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Building a Better Resume
 

Building a Better Resume

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Building a Better Resume Building a Better Resume Presentation Transcript

  • Peer Learning and Leadership Network Building a Better Resume
  • Building a Better Resume
    • June 22, 2011
    • 1 p.m.
    • Presenter:
    • Michele Martin , DiscoverAbility NJ, John J. Heldrich Center for Workforce Development Rutgers, The State University of New Jersey
  • Use Chat box to communicate with chairperson Use Hide Chat for a cleaner, uncluttered webinar Select Full Screen to maximize presentation; minimizes chat feature Webinar Layout
  • Michele Martin
  • Materials and an archived version of this webinar will be available at www.discoverabilitynj.org
  • Agenda
    • Purpose of the Resume
    • How HR Managers Read Resumes
    • Common Resume Mistakes
    • Strategy for Constructing the Perfect Resume
    • Sections of the Resume
    • Putting it Together
    • Some Final Tips
  • What’s the purpose of a resume?
  • To get an interview!
    • HR’s goal is to . . .
    • SCREEN YOU OUT!
  • What Does HR Do?
    • Paper Review
      • 5-10 second scan
    • Online/Database
      • Keyword search
  • Looking for . . .
    • Relevant experience
    • Educational/certification requirements
    • Accomplishments
    • Mistakes
  • A MATCH!!
  • Resume Mistakes Employers Hate!
  • 1. No connection to company need.
  • 2. Takes too long to find relevant info
  • 3. Lack of Focus
  • 4. No knowledge of target industry
  • 5. Poorly written
  • 6. Lack of accomplishments
  • 7. Poor Design
  • 8. Lies
  • 9. One-Size-Fits-All Resumes
  • 10. Functional Resumes
  • 11. An Objective at the Top of Your Resume
  • 12. Boilerplate
    • Team player
    • Excellent communicator
    • Strong work ethic
    • Met or exceeded expectations
    • Results-oriented
    • More than X years of progressively responsible experience
    • Proven track record
    • Bottom line orientation
    • Trustworthy
    • Problem solver
    • Works well under pressure
    • References available upon request
  •  
  • Crafting the Perfect Resume
    • Focus on employer needs
    • Customize!
    • Use keywords.
    • Most important info first in descending order
  • Completing the “T”
    • Review job posting and/or company info
    • Identify employer needs, relevant keywords
      • For job
      • For company/culture
    • Fill in job seeker info to complete the T.
    • If you can’t complete The T—DON’T APPLY!
    • If you can, complete your resume.
  •  
  • The “T”
  •  
  •  
  •  
  •  
  •  
  • Rinse and Repeat
  •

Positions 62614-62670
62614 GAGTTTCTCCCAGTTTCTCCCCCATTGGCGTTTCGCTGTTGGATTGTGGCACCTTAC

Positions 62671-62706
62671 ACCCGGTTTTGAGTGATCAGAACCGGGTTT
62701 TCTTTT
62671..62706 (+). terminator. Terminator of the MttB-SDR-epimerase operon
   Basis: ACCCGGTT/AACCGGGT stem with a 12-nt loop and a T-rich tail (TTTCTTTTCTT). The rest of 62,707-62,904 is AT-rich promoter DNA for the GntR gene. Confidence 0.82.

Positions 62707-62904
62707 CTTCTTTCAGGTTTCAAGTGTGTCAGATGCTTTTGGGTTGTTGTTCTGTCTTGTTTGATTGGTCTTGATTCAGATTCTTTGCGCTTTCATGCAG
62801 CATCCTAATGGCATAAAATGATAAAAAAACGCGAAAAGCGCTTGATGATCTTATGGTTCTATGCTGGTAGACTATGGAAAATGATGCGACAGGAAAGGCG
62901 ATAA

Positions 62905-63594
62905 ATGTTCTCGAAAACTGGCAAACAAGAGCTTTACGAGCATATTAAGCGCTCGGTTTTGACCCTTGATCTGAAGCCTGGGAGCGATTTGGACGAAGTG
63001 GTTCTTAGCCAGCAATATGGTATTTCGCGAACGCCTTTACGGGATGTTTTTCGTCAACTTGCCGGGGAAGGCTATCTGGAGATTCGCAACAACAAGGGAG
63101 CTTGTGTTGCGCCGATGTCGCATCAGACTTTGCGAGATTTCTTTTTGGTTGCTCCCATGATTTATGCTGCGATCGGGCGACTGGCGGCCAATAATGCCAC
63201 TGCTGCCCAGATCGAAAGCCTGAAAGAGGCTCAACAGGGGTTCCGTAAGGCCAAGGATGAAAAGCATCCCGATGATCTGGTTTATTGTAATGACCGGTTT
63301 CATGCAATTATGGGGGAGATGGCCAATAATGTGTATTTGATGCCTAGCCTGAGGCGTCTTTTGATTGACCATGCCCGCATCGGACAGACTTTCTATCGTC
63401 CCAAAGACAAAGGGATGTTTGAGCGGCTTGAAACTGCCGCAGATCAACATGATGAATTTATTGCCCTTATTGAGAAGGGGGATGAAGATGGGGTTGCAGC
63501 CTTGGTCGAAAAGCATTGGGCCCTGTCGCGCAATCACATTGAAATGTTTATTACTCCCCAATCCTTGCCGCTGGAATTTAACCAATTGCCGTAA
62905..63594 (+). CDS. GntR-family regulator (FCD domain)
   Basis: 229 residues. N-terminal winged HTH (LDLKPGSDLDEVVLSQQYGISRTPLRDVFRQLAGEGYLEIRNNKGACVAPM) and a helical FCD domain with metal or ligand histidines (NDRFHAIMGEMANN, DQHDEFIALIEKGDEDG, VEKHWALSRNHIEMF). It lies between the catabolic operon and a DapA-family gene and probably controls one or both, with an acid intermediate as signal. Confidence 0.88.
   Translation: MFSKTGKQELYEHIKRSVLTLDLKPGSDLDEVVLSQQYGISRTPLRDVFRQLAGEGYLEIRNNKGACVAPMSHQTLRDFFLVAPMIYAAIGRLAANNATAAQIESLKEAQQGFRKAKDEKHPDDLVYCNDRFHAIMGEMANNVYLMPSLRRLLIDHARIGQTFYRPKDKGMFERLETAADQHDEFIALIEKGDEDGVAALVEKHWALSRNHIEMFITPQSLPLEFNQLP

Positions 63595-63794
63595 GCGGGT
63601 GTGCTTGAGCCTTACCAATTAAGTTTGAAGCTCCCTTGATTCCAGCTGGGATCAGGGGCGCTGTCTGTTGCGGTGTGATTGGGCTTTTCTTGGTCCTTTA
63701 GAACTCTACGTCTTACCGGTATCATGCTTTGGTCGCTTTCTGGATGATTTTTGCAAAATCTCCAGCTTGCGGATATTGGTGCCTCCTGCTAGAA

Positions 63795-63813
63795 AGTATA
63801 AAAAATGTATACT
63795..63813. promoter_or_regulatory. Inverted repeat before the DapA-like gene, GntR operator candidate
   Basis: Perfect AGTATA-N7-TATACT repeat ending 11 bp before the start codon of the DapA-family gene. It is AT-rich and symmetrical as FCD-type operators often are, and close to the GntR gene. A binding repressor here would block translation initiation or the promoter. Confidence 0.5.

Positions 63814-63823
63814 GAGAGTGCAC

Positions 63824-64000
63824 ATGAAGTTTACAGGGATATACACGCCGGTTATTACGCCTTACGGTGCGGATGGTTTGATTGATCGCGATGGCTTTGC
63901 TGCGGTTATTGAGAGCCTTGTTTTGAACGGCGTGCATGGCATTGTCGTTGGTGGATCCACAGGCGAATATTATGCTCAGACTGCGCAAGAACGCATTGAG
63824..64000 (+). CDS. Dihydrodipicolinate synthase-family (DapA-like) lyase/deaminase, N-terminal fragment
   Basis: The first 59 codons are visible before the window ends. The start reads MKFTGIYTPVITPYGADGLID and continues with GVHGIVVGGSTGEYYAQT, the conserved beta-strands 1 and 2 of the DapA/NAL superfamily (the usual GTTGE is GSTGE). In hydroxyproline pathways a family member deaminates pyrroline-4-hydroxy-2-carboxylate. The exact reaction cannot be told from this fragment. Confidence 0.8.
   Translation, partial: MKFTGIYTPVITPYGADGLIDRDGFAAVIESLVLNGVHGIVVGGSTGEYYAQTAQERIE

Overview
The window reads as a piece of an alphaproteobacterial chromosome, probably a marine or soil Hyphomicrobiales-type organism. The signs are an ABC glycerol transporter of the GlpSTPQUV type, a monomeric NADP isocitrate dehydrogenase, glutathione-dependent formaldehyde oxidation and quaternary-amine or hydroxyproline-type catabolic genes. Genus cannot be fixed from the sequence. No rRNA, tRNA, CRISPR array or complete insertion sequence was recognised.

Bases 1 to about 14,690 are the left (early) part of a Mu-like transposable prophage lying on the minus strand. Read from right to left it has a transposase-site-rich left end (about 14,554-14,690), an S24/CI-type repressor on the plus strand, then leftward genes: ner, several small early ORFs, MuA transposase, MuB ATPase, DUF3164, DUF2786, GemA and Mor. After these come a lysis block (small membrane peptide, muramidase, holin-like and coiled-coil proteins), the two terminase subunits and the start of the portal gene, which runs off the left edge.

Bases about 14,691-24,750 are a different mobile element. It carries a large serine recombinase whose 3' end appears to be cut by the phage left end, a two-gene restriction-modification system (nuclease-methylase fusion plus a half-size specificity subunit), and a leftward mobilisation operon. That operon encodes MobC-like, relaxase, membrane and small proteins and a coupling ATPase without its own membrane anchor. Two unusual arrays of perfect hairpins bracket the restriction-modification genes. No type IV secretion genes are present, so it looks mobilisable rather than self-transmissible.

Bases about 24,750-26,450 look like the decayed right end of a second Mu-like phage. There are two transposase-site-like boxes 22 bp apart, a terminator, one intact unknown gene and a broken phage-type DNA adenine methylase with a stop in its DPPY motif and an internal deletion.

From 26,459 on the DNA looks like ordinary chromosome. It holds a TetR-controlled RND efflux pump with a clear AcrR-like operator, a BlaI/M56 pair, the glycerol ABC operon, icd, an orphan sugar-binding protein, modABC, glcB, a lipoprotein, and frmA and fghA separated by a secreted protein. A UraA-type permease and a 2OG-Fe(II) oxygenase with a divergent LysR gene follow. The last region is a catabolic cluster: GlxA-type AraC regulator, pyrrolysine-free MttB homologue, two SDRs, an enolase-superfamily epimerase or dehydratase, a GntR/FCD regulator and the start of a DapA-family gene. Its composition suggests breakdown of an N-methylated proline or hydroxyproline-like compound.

• Putting it Together
  • The Key Sections
    • Contact Info
    • Profile/Summary of Qualifications
    • Work History/Accomplishments
    • Education/Credentials
    • Relevant awards, professional associations, etc. (optional)
  • Contact Info
  • Profile/Summary of Qualifications
    • Best place to include company/industry keywords
    • Target company and job posting—highlight most relevant skills and qualifications
    • Highlight key accomplishments—SHOW, don’t tell!
    • 3-4 sentences or use bullet points
  •  
  • Work History/Accomplishments
    • Highlight job duties/accomplishments most relevant to position.
    • SHOW, don’t TELL!
    • Focus on “So what?”
    • Quantify as much as possible
    • Use keywords liberally
    • List employer name, location, years worked
    • Focus on past 15 years
  •  
  • Education Section
    • Don’t include HS if you have college degree
    • Spell out the school name
    • List degree
    • Don’t include GPA unless 1) it’s over 3.0 and 2) you are a recent grad
    • Consider omitting grad date
  •  
  •  
  • Dealing with Resume Gaps
  • Some Basic Tips
    • Be truthful about dates
    • Use volunteer and freelance work in experience section
    • Acknowledge/explain in cover letter
    • Focus on networking/connections to get interview
  • Final Advice
  • Revealing a Disability on a Resume
    • DON’T!
    • Be careful of accomplishments that may inadvertently reveal a disability.
  • For Printed Resumes
    • Free of grammatical and spelling errors
    • Easy to read
    • Use white space
    • Attractive, functional design
    • Use Helvetica, Garamond, Calibri or Verdana. NO Times New Roman!
    • Don’t go overboard on paper
    • 1-2 pages
  • Electronic Resumes
    • .txt file pasted into body of email
    • .rtf file attachment—maintains most formatting.
    • Can use .doc, but use lowest version
    • Test email first
    • Load it with keywords!
    • Use your name as doc name
  • Use Properties Feature
  •